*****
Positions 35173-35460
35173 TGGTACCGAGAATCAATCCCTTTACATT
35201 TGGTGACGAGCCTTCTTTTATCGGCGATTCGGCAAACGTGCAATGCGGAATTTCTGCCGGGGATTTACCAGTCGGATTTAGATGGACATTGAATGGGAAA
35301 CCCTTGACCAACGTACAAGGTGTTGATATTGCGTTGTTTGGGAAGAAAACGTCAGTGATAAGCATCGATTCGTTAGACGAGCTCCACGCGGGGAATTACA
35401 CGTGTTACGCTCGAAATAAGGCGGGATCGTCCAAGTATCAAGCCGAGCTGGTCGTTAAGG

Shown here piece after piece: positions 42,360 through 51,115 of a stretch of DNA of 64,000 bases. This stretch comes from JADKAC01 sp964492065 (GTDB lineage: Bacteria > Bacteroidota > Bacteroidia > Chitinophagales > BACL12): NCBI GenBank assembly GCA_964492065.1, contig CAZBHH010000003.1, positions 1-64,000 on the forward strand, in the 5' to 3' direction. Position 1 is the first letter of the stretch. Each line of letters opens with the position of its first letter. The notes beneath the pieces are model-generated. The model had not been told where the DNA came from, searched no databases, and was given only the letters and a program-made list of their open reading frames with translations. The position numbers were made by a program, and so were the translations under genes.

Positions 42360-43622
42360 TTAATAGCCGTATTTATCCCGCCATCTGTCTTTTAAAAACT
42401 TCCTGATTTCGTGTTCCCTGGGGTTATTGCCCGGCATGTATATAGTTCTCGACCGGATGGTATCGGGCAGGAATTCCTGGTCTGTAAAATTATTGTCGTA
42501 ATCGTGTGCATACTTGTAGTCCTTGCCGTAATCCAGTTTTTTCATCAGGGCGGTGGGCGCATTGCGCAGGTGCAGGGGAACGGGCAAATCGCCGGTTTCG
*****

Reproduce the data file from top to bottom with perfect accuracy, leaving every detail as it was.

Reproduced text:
Positions 35173-35460
35173 TGGTACCGAGAATCAATCCCTTTACATT
35201 TGGTGACGAGCCTTCTTTTATCGGCGATTCGGCAAACGTGCAATGCGGAATTTCTGCCGGGGATTTACCAGTCGGATTTAGATGGACATTGAATGGGAAA
35301 CCCTTGACCAACGTACAAGGTGTTGATATTGCGTTGTTTGGGAAGAAAACGTCAGTGATAAGCATCGATTCGTTAGACGAGCTCCACGCGGGGAATTACA
35401 CGTGTTACGCTCGAAATAAGGCGGGATCGTCCAAGTATCAAGCCGAGCTGGTCGTTAAGG

Shown here piece after piece: positions 42,360 through 51,115 of a stretch of DNA of 64,000 bases. This stretch comes from JADKAC01 sp964492065 (GTDB lineage: Bacteria > Bacteroidota > Bacteroidia > Chitinophagales > BACL12): NCBI GenBank assembly GCA_964492065.1, contig CAZBHH010000003.1, positions 1-64,000 on the forward strand, in the 5' to 3' direction. Position 1 is the first letter of the stretch. Each line of letters opens with the position of its first letter. The notes beneath the pieces are model-generated. The model had not been told where the DNA came from, searched no databases, and was given only the letters and a program-made list of their open reading frames with translations. The position numbers were made by a program, and so were the translations under genes.

Positions 42360-43622
42360 TTAATAGCCGTATTTATCCCGCCATCTGTCTTTTAAAAACT
42401 TCCTGATTTCGTGTTCCCTGGGGTTATTGCCCGGCATGTATATAGTTCTCGACCGGATGGTATCGGGCAGGAATTCCTGGTCTGTAAAATTATTGTCGTA
42501 ATCGTGTGCATACTTGTAGTCCTTGCCGTAATCCAGTTTTTTCATCAGGGCGGTGGGCGCATTGCGCAGGTGCAGGGGAACGGGCAAATCGCCGGTTTCG